Timeless battles between individualism and collectivism, yin and yang, dominance and submission, masculine and feminine punctuate the history of humanity. The powerful usually win. The Imposition of American will on foreign lands by military force, the unsustainable consumption of natural resources, the battle for control of feminine reproduction and predatory capitalism are all patriarchal in nature. As the masses of humanity organize and find a voice to exercise their collective will, the powerful merely find more insidious ways to maintain their stronghold. The spoils go to the victor, and the Earth loses. We all lose.


  1. What might help you to be more at peace is to look at the US government as the Male Logos in this case. American values strive to bring more power to the individual and less power to the government. So you will not see the true character of the people by looking at government spending. The Eros factor show up more in non-government circles such as charitable giving (which has been around $300 billion in the last few years).

  2. @Anonymous. The Eros factor is definitely the hope for the future. While $300 billion pales in comparison to the money spent on war, corporate subsidies, negative campaign ads, etc., it is certainly cause for optimism. I would disagree on the "power of the individual" point. After all, it is the Eros that represents the collective community, while Logos goes it alone. The value of the individual, which expresses itself as flagrant consumerism, sociopathic accumulation of wealth, militaristic invasions of soverign lands and the domination of women's reproduction and the environment is precisely the problem.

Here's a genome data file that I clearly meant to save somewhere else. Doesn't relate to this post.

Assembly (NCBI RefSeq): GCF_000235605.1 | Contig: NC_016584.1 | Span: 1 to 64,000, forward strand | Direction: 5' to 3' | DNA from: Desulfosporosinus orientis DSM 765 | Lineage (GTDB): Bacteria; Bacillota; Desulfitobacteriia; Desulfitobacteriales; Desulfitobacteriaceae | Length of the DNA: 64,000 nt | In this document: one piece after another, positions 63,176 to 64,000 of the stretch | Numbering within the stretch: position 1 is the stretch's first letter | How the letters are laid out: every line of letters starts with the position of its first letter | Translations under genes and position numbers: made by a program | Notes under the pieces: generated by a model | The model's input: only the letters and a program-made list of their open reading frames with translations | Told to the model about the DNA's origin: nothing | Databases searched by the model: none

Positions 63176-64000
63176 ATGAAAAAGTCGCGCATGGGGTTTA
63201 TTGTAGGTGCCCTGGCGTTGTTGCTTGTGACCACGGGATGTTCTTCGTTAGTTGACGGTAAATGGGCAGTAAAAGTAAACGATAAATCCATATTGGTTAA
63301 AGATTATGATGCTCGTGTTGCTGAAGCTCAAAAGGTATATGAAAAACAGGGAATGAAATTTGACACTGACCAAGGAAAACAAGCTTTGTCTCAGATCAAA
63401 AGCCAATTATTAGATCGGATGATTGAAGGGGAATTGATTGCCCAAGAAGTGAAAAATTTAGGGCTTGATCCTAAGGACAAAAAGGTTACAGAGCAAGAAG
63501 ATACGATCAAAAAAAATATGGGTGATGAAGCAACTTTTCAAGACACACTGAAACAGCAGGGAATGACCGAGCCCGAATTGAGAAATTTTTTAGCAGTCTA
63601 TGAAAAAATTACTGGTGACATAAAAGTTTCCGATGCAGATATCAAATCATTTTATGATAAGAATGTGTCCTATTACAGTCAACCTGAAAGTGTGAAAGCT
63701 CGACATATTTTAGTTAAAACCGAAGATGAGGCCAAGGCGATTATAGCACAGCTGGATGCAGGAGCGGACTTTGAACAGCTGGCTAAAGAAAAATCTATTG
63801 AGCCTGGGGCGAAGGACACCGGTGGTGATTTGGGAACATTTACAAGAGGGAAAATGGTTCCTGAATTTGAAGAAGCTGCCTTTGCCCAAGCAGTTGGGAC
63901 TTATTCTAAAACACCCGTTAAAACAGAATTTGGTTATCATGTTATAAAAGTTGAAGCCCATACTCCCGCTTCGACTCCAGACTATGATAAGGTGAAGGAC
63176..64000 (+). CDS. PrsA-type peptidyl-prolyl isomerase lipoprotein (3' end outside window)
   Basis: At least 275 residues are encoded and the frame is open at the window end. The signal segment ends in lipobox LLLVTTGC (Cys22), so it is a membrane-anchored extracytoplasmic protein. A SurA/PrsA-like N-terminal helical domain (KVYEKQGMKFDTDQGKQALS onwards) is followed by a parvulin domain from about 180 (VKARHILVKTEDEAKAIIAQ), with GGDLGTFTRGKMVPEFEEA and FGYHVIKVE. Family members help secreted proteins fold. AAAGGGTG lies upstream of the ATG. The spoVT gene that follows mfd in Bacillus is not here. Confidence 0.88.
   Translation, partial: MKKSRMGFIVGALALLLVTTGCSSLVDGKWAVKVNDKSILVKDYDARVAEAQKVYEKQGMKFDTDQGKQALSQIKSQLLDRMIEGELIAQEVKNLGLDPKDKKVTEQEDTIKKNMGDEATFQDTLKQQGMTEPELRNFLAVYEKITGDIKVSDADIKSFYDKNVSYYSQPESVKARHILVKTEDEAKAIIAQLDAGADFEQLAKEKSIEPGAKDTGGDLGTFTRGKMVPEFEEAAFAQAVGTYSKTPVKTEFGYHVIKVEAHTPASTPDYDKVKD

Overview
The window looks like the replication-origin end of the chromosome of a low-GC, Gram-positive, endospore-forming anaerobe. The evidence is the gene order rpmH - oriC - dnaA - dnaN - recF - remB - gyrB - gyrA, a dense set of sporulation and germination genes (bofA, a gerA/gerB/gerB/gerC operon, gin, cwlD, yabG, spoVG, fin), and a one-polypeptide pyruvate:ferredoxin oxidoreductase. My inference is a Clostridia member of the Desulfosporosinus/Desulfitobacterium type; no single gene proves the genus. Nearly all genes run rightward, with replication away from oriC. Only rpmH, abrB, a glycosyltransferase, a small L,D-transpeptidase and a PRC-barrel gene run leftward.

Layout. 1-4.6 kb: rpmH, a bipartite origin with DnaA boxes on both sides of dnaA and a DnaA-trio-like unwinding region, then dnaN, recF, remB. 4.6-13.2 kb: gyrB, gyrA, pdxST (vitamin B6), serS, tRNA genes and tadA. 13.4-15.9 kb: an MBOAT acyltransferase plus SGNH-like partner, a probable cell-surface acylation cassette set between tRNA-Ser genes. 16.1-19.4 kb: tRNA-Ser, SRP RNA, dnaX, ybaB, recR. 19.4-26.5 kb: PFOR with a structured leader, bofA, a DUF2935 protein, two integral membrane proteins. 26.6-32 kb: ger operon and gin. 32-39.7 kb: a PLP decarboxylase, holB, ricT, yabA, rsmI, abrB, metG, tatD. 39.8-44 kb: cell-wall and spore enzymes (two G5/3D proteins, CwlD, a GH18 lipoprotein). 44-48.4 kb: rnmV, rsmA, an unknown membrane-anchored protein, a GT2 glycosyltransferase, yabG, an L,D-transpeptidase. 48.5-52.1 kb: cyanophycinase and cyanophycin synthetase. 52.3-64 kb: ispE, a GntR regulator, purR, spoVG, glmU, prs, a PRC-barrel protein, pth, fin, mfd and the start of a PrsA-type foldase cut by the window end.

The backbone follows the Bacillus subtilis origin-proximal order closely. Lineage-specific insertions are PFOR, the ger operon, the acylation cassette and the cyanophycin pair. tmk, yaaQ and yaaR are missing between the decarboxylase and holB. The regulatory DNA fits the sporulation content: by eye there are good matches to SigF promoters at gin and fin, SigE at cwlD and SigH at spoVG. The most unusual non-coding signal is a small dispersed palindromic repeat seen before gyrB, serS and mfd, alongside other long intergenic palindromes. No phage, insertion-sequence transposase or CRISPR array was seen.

3. $300 billion is just a small fingerprint of Eros that defines our society. In your daily life, I'm sure you can see myriad examples of Eros. For me when I bought Starbucks this morning, not only did I do something for myself and my coworker, I made it possible for the barista behind the counter to have an income and a living. Most of us have jobs so we can take care of our families. We build roads and airports and cell phone towers to connect with each other. What do you think our total care-related expenditure is?

    I can't agree with you about the collective community point because you are still talking about government programs. It sounds like your suggesting charity, but what your suggesting is forcing people to be generous, which is hostility and not in the character of Eros at all.

  4. And you can even see the fingerprint of Eros in our Military conflicts. Protecting and defending Kuwait from Saddam in the first gulf war. Bringing Democracy to Iraq and Afganistan, and bringing basic human rights for girls and women. So you can't assign all military conflict to Logos, can you?